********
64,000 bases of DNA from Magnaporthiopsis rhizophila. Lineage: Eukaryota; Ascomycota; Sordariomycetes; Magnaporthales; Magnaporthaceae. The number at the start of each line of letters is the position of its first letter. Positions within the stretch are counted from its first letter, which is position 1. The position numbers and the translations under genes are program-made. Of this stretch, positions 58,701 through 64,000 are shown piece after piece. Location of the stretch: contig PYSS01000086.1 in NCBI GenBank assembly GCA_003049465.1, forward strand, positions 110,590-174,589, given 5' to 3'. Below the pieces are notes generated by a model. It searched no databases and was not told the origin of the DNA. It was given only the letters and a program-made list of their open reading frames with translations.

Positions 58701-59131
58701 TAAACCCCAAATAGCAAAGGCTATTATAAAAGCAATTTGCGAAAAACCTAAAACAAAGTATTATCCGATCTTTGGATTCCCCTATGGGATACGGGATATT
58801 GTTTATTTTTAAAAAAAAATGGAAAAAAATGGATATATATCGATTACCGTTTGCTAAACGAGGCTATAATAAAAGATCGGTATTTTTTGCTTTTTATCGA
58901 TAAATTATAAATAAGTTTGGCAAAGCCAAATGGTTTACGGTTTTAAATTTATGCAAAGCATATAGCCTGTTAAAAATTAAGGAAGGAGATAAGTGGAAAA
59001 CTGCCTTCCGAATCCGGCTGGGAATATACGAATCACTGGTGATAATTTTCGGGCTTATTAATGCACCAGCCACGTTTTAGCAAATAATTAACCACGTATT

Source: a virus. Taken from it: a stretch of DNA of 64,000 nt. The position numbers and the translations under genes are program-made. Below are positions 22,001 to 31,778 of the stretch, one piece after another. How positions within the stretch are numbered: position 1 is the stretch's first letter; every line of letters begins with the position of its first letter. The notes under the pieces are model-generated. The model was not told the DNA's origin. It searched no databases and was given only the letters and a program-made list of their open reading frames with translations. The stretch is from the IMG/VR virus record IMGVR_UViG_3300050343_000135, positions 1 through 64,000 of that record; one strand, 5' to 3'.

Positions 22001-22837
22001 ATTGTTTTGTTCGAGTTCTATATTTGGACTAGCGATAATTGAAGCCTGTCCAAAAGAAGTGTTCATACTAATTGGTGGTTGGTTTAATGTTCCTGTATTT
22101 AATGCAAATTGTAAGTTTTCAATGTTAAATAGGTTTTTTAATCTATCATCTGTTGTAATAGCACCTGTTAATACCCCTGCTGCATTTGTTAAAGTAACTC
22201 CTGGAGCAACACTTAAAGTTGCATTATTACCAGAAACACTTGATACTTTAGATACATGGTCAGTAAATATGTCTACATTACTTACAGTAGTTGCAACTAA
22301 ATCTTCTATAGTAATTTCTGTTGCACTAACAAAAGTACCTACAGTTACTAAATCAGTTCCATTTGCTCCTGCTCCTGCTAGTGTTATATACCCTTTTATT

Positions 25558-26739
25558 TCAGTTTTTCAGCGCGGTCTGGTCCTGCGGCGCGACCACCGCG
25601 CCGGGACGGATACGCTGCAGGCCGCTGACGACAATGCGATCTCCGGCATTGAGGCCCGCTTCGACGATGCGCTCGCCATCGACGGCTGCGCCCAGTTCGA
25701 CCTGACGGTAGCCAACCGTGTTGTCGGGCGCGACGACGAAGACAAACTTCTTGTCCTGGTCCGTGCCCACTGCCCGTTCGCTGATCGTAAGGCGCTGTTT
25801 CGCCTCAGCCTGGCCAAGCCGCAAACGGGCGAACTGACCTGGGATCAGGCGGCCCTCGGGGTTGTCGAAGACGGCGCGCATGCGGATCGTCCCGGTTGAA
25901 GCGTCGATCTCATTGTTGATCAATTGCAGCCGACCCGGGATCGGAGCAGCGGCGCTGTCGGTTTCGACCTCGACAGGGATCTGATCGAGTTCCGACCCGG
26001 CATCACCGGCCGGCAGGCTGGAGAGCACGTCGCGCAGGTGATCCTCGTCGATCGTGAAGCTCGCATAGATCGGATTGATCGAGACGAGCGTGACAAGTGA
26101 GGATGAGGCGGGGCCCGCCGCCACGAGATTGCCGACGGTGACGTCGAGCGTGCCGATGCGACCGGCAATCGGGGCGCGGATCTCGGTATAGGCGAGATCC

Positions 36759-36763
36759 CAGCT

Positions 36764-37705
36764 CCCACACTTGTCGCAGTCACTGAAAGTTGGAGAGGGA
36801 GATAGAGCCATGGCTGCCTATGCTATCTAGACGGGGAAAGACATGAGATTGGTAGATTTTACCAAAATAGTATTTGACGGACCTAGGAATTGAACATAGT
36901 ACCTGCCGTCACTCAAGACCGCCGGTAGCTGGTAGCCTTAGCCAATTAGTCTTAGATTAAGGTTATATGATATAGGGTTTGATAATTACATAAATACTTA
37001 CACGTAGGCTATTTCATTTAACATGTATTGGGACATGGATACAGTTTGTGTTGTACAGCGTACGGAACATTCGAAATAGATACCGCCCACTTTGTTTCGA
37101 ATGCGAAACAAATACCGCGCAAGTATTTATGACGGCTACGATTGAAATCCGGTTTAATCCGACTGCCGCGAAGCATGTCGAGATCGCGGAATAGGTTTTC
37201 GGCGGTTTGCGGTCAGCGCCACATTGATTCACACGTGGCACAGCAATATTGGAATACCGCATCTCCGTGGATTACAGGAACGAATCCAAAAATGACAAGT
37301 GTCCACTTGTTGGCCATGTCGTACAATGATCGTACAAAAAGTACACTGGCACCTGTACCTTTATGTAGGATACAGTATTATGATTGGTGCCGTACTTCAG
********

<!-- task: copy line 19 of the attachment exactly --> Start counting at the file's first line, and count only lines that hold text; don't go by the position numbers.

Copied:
26001 CATCACCGGCCGGCAGGCTGGAGAGCACGTCGCGCAGGTGATCCTCGTCGATCGTGAAGCTCGCATAGATCGGATTGATCGAGACGAGCGTGACAAGTGA